Difference between revisions of "2016 Winter Project Week/Projects/ImageRestoration"

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Image:PW-MIT2016.png|[[2016_Winter_Project_Week#Projects|Projects List]]
Image:PW-MIT2016.png|[[2016_Winter_Project_Week#Projects|Projects List]]
Image:WMH_T1.png|Clinical Stroke Image
Image:WMH_T1.png|Clinical Stroke Image
Image:gmm_interp.png|Current Result: Original (linear-interpolated) data | our gmm-based interpolation | "true" high resolution data
Image:gmm_interp.png|Running result: Original (linear-interp) data | our gmm-based interp | "true" high res data

Revision as of 18:43, 4 January 2016

Home < 2016 Winter Project Week < Projects < ImageRestoration

Key Investigators

  • Adrian Dalca (MIT)
  • Katie Bouman (MIT)
  • Polina Golland (MIT)

Project Description

Most synthesis, in-painting or super-resolution methods require a training dataset which includes the desired-quality images. Unfortunately, in the clinical setting this is often now available.

Due to the low quality of clinical images (often with many artifacts, 7mm thick slices, etc), most standard algorithms, such as those for registration, segmentation, analysis, will fail.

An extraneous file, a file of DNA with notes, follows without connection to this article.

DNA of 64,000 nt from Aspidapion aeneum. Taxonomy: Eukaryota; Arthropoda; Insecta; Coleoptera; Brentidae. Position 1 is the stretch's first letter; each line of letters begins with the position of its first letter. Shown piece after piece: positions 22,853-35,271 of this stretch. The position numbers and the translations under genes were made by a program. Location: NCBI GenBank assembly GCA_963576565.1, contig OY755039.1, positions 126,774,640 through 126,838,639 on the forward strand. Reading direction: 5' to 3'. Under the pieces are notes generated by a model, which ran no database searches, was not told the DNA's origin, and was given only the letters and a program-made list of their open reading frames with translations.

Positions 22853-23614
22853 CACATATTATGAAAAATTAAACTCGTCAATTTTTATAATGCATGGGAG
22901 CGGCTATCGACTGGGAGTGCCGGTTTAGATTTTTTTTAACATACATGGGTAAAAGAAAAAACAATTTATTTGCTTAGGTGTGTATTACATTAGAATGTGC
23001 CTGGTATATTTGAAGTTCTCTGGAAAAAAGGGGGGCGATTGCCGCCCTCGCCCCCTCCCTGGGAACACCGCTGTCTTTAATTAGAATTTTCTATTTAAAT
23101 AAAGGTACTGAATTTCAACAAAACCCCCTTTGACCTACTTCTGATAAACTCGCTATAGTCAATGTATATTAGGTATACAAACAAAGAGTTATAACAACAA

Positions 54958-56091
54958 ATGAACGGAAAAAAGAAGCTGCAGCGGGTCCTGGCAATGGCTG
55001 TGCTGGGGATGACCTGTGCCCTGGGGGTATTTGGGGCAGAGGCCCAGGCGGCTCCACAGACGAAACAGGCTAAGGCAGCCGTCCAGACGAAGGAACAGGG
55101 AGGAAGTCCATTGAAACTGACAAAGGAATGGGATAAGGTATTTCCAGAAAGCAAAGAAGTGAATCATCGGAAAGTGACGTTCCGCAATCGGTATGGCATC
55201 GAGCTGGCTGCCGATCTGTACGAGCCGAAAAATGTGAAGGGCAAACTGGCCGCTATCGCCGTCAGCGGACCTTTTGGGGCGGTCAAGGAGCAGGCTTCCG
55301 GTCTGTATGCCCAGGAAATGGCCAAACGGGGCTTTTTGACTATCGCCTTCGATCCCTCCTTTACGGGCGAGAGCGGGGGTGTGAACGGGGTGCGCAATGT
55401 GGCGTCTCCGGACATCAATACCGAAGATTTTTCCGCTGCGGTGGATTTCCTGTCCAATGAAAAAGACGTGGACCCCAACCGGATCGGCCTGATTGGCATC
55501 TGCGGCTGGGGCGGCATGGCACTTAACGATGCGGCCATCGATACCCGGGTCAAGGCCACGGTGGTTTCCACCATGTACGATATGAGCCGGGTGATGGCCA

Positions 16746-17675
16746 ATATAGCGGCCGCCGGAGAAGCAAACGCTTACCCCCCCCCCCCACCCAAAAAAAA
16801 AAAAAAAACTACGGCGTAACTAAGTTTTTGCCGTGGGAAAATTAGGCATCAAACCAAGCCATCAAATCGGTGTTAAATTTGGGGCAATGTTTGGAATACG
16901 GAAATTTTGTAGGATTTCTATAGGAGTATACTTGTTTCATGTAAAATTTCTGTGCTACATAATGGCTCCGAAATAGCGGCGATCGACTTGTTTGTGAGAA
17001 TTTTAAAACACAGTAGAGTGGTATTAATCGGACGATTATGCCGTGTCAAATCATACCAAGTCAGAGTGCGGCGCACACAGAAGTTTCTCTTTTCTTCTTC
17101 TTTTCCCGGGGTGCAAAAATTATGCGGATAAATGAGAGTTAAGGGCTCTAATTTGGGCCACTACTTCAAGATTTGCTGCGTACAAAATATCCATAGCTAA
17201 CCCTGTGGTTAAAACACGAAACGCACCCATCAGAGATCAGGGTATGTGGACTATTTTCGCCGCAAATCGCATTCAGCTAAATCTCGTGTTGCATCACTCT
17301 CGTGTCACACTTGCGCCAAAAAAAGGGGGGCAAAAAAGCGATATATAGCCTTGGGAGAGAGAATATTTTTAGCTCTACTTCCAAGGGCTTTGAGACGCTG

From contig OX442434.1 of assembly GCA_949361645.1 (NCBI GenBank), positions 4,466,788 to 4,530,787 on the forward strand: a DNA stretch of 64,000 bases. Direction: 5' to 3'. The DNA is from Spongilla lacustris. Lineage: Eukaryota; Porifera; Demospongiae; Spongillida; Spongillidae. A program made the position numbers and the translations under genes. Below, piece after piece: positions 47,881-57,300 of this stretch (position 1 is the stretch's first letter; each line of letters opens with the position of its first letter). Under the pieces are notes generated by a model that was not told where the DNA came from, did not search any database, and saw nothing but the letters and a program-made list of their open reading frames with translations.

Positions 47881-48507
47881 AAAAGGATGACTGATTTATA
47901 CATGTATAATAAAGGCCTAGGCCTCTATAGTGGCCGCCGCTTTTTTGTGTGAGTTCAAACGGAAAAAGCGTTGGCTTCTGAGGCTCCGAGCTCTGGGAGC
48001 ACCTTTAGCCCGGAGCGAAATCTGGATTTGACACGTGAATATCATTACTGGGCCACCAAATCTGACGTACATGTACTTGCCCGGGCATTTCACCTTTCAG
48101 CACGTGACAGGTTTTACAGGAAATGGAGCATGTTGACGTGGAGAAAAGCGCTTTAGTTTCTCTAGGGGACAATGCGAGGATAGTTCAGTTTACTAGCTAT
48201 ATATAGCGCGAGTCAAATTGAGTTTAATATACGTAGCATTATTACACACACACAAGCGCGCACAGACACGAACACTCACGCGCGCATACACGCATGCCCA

To improve results for large datasets of clinical-quality data, we are investigating restoration methods without training datasets. Here, we are using a patch-based Gaussian Mixture Model approach with MRF priors and utilizing only the current dataset, without an external training dataset.

Essentially, we explore a model where for a given location in all volumes of a dataset, we model those image patches as drawn from a particular mixture model.

Objective Approach and Plan Progress and Next Steps
  • We will investigate a current model for learning and using Patch-based Gaussian Mixture Model to restore sparse-slice data.
  • We've implemented a small version of the model without regularization and that only works on a small section of a volume. We'll try to deploy it on large-scale dataset on entire volumes.